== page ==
If Sunnyside is a small town in the big city, Sunnyside Gardens Park is our town square. The park is where we gather for special events like the Memorial Day Festival and Out-Of-School Barbeque, it’s where toddlers learn to walk, and older children learn to ride bicycles, and it’s where we make friends who come to know our children and look after them.
For many Sunnyside moms and dads, the park is where we feel most at home. “It’s a place where everybody knows your name,” said park member and mom to two young children, Fallon Connolly. “Kids learn to socialize and network. It’s a great foundation for life.”
Founded in 1926, Sunnyside Gardens Park is a private, three-acre park located on 39th Avenue between 48th and 50th Streets. Recently designated a Historic District by the Landmark Preservation Commission, the park is open 364 days a year. It is the only members-only park in the city besides Gramercy Park. A membership fee and commitment to volunteering are prerequisites for joining.
The park includes an asphalt area with sprinklers and dozens of shared riding toys, a baseball field, track, basketball courts, toddler wading pool, swing and sand areas, garden plots and one of the last remaining picnic groves in New York City. Sunnyside Park Tennis Courts, among the oldest in the city, is also located in the park and requires additional fees and volunteer hours to join.
Like a number of Sunnyside parents, I remember my first day in the park clearly. It was April four years ago, after a long winter at home with my first baby, when a neighbor invited me to the park as a guest. A number of us entered together at opening and I could almost hear the others sigh with relief as they passed through the gate. As soon as parents unbuckled their children’s stroller straps, toddlers were free to roam without anxious moms and dads following their every move. Older children could ride scooters and bicycles safe from the danger of traffic. Because there is a closed gate and a park manager who knows nearly every family, young kids develop an independence not possible to gain elsewhere. “It’s a godsend for our family. I love that everyone knows everyone,” said mother of three, Ellery Beggs Sandhu. “I can let my kids go off on their own and no one can kidnap them.”
The first summer of my membership, I was a stay-at-home mom and, like many others, I often found myself at the park from its 10 a.m. opening until closing at sundown, with the exception of my daughter’s midday nap at home. Four years later, I still find myself rushing home from work to spend the last few hours of daylight with my children and neighbors at Sunnyside Gardens.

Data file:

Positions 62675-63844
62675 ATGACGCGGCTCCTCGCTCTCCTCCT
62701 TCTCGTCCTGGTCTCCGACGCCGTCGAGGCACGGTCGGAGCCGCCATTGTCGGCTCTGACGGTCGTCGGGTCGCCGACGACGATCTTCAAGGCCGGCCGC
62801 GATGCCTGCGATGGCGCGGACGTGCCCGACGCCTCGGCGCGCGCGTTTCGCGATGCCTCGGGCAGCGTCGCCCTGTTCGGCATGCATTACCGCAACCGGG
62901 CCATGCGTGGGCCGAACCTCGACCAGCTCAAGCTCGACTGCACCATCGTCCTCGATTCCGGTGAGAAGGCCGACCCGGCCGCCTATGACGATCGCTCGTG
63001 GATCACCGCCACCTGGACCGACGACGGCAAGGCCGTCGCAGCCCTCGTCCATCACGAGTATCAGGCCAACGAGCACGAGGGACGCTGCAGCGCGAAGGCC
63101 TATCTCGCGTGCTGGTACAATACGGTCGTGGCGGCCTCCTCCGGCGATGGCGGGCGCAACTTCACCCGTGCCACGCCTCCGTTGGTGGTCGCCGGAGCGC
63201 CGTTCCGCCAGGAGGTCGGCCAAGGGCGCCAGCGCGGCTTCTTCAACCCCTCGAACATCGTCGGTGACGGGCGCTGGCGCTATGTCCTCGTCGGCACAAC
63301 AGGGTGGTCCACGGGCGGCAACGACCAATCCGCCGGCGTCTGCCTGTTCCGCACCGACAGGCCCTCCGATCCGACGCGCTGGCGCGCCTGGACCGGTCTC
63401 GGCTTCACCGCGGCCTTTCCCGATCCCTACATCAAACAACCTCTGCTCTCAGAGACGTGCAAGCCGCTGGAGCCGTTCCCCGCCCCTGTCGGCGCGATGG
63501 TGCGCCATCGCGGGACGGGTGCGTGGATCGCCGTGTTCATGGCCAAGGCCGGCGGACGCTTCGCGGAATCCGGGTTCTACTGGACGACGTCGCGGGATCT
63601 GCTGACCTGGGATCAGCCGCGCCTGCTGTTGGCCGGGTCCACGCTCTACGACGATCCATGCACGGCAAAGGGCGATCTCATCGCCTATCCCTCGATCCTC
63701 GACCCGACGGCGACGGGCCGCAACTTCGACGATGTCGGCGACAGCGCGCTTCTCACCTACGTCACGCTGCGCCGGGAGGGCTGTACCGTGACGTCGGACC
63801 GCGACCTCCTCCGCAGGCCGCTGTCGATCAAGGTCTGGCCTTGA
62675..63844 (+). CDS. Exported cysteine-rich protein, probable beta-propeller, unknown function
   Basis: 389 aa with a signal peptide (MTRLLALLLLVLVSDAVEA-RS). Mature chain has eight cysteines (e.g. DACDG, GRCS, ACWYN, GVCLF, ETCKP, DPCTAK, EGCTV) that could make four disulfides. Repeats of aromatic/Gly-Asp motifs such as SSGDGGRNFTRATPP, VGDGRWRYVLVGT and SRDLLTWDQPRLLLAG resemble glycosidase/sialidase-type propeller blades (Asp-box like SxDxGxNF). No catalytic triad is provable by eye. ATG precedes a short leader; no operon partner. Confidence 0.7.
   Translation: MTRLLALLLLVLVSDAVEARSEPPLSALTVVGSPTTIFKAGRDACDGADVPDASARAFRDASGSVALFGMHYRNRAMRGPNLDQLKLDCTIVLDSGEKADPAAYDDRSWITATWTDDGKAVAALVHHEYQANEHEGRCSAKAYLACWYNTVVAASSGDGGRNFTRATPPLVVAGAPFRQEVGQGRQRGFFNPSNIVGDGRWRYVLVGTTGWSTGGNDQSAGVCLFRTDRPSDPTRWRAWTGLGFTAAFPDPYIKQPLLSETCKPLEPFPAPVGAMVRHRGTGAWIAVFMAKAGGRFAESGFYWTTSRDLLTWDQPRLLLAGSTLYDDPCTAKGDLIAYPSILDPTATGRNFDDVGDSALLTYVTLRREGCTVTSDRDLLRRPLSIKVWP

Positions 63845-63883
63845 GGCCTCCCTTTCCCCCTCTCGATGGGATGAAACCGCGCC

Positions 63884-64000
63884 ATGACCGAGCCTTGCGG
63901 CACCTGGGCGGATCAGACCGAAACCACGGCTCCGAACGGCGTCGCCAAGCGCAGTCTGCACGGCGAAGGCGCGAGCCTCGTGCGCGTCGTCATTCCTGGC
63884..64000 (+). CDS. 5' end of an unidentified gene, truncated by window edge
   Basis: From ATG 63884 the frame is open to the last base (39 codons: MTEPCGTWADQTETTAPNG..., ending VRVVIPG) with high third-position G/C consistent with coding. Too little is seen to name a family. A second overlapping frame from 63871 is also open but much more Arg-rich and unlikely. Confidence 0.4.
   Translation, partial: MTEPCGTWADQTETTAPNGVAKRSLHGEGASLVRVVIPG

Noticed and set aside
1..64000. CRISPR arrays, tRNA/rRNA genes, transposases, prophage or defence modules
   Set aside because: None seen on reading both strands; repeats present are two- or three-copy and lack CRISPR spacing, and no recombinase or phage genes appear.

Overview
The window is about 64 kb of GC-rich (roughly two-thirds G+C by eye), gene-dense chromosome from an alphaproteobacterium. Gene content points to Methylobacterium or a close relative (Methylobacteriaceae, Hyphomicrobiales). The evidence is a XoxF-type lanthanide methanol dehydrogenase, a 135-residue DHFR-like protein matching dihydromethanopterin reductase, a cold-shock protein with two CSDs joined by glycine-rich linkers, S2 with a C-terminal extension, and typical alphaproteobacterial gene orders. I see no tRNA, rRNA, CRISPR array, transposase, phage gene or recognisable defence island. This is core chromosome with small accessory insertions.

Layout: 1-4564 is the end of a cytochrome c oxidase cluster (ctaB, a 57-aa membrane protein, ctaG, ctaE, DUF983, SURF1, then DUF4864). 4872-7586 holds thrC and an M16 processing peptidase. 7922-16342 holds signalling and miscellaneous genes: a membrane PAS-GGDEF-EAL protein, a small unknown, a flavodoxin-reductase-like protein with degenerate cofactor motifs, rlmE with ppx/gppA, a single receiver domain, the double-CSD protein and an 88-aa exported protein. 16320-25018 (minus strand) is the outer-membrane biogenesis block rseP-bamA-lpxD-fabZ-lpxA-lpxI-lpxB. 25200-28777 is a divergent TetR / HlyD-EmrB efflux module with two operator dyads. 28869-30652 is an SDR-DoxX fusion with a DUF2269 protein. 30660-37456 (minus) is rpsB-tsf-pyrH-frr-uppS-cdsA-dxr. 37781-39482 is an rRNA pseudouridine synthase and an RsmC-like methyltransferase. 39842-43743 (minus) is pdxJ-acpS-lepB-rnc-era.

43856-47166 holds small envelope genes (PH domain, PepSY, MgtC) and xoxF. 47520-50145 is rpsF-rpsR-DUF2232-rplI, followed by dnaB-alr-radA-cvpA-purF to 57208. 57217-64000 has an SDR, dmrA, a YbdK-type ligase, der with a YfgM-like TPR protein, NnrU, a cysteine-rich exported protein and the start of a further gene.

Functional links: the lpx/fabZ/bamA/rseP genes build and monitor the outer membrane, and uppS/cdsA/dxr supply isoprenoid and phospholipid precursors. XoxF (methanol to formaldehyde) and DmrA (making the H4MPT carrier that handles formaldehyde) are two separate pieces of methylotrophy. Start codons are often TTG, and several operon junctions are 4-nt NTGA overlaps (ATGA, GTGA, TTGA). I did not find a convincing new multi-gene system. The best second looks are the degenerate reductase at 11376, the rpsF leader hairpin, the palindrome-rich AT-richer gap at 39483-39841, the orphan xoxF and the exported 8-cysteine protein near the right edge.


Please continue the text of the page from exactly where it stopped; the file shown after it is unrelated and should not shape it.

Because it is such a tight-knit community, the first few days of a new membership can feel a bit like entering a dining hall alone your freshman year of college, while you hold your tray, or in this case your stroller, and look around for someone you know. But after a few days of pushing swings, sitting on benches, and mediating arguments over who got to the fire truck first, you quickly become part of the community. “My children can ask another mom or dad for help. They can say, ‘where is my mom?’ and the parent will know whose ‘mommy’ they are asking for,” said real estate agent and mother of two, Amy FitzGerald Bottero.
Volunteering is the most important way for the large, diverse group of members to connect. “The sense of community and volunteerism, where you own your own park, is what makes it so special,” said park board president and mother of three, Natalie O’Sullivan. “Your volunteer hours are really vital to the community.”
The park manager is the only full-time employee. In addition, there are two groundskeepers who live on site for free in exchange for doing maintenance work. To keep the park running smoothly, it’s crucial for members to complete 12 volunteer hours per household. Volunteers help keep the park clean, organize and work at events–many of which are open to the public– and develop programs for children.
Because volunteer hours help keep the cost of membership affordable, those not fulfilled must be paid for. Like the park board president, many other members contribute dozens of hours beyond those required. Currently, the membership fee for a family of two adults with children is $335, plus a one-time initiation fee. It is less for single parents and adults without children. The fee for seniors, who can opt out of volunteering, is $40. In addition to membership fees, Friends of Sunnyside Gardens, a tax-exempt, nonprofit, is an organization dedicated to raising funds and soliciting contributions.
Last year the park had one of its busiest seasons ever with 417 member families. In order to prevent overcrowding, new members this season are limited to Sunnyside and Woodside residents but membership beyond these areas are considered individually. In other words, board members do not want the park’s success to detract from the park.
Last Friday night, I went out in Sunnyside with a group of friends. Park board president Natalie O’Sullivan was there. “I’m writing an article, what do you think makes the park so special?” I asked her.
She looked around our table at the large group of women who have known each other since their children were babies, and whose children are now friends. “That’s where we all met,” she said.
By Kim Brown Reiner
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